So, Halloween is here! A sacred day, on the eve of All Hallows, when Christians remember saints, martyrs, and others who have passed away. It’s also about sweets, horror films and dressing up in public and it being absolutely OK, which are some of my favourite things.
But when you’re debating which costume to don this year will you consider your fragrance? Well, you’re in luck, because I’ve done the thinking for you!
Well, I for one am THROUGH with decaying animated corpses who somehow smell like J-Lo’s latest, so here are few suggestions for fragrances to match your outfit this Halloween:
Already, we have a problem. Vampires have changed, somewhat, over the past few years – so which vamp are you going for? If you’re aiming for the traditional Count Drac, then as far as I’m concerned a good dash of patchouli oil should work nicely. I mean, the man sleeps in soil and I doubt he’s bothered to splash-out on plumbing in that absurd castle of his.
However, we now have pretty, sensitive vampires like Edward Cullen, and I refuse to believe someone as COMPLETELY BEAUTIFUL AND PERFECT as R-Pattz could smell fusty, musty and dusty.
Despite those boyish good looks, we must remember that he is 112 years old, so I don’t think he’s going to be dousing himself in 1 Million.
For our sparkly Nosferatu, I’m opting for Le Male, by Jean Paul Gaultier – modern, vaguely stylishbut with a nod to tradition. I feel he would find some comfort in the retro-visuals it comes with. If you’re more of a True Blood type, then I imagine you’ll just need to bathe in bourbon and get sweaty. (Disclaimer: I have never seen True Blood)
This one seems easier – I’m instantly thinking of L’Ombre Fauve from Parfumerie Generale. It smells, as many have said before me, like fur. Good fur. It has enough earthiness for a creature who spends a good amount of time running through the woods (which they absolutely do), and it’s a bit sexy. And werewolves are a bit sexy, no?
Just slightly sexy...
It’s a fact* that all witches are brilliant. They were feminists long before Mary Wollstonecraft came along, AND they can do actual magic. Brilliant. It also seems that they often like to indulge in carnal pleasure with man, woman and (sometimes) animal, so we’re not looking for a nice quite skin scent, here. Basically, witches are bloody fabulous, and would smell accordingly.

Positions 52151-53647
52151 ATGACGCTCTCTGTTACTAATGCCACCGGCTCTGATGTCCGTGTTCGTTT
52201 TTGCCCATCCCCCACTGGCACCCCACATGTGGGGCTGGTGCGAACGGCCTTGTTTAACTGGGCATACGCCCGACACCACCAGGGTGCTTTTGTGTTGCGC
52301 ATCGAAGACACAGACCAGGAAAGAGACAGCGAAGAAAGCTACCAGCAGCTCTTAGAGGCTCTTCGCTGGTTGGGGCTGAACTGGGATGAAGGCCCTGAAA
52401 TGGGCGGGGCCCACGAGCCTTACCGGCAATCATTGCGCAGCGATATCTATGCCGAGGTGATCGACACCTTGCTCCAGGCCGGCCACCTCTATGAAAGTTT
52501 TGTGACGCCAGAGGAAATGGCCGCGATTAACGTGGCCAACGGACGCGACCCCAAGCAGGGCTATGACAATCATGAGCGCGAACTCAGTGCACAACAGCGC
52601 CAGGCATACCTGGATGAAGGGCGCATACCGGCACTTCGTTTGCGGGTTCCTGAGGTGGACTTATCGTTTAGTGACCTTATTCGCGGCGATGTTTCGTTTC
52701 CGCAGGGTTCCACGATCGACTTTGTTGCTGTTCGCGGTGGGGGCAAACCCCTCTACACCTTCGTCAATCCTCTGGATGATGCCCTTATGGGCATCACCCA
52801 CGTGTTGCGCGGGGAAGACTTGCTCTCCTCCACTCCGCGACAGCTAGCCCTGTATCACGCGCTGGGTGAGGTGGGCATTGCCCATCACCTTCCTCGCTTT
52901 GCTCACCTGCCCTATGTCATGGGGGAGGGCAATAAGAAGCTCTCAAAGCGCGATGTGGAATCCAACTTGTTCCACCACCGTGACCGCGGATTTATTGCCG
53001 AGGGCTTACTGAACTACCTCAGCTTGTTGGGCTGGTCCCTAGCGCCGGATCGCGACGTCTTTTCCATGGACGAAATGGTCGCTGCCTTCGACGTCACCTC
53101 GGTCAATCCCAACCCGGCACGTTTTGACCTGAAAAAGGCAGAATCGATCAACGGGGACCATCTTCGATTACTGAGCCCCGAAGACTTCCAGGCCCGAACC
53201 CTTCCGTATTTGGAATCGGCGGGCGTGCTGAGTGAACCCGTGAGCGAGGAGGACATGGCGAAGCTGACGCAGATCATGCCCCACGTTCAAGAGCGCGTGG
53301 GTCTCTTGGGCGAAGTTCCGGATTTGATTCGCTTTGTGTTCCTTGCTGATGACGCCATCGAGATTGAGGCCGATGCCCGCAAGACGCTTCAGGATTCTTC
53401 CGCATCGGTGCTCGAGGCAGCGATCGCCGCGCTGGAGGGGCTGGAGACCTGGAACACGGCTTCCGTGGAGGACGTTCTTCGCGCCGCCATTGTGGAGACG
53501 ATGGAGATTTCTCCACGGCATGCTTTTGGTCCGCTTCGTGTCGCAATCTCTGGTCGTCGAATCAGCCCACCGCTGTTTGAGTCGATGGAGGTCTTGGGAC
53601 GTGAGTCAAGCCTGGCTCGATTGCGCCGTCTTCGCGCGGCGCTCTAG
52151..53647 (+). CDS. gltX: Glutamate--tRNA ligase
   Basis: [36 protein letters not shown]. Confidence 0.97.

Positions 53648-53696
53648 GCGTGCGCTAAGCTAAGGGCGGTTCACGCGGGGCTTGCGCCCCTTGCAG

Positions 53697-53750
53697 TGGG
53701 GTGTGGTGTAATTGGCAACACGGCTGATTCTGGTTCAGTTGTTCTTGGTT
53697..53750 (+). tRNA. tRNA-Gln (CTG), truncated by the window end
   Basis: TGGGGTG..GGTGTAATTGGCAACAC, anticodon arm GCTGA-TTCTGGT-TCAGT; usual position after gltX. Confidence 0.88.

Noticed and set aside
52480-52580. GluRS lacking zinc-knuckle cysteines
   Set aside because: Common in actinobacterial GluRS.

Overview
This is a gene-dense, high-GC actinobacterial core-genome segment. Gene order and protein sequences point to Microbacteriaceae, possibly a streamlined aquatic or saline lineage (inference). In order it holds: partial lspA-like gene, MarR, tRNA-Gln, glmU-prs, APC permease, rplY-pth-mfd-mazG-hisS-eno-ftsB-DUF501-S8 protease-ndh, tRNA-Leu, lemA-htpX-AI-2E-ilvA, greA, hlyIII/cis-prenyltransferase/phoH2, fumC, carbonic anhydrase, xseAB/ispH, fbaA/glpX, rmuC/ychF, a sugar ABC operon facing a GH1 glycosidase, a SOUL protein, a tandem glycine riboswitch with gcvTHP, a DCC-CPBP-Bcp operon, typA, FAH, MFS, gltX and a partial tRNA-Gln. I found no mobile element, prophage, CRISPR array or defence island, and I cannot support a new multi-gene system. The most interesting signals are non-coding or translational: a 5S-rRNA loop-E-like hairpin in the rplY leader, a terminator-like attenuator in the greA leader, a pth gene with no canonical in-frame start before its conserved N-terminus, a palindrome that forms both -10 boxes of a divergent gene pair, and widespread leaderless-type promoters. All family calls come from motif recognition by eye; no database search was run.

For Winfred: Shalimar from Guerlain – The oldest, the original, the leader.
Sarah: Alien from Thierry Mugler - Modern, youthful and audacious.
And then there’s Mary, still dangerous, but a bit naïve. For here I’m choosing another Guerlain - Le Petit Robe Noire; That cherry just gives the right amount of sweetness.
Loud, sexy and a little bit dirty. A witch.
Tricky. Very tricky. We have to remember that this chap has been in the ground for some days – that flesh is going to be getting *pretty* pungent by now. We must also consider that Vic Frankenstein was a very good scientist, so that lab would be kept very clean.
So something that smells chemical, clean, and yet unclean. It has to be Psychotrope from Parfumerie Generale – if uncanny were a smell, this would be it.
A personal favourite – zombies are basically excellent. Scary, funny, sweet – they have it ALL. Decaying flesh, animated. I feel it should be Charogne by Etat Libre d’Orange, after all this is a fragrance based on rot. Let’s remind ourselves of the poem that inspired this fragrance, shall we?
That fair, sweet, summer morn!
At a turn in the path a foul carcass
On a gravel strewn bed,
Its legs raised in the air, like a lustful woman,
Burning and dripping with poisons,
Displayed in a shameless, nonchalant way
Its belly, swollen with gases.
But is Charogne rotten enough? Perhaps not. Maybe if you added another from the house, Charogne X Secretions Magnifiques? Yes. That will do beautifully.
*literally not a fact
Shalimar Pumpkin Illustration: Grant Osborne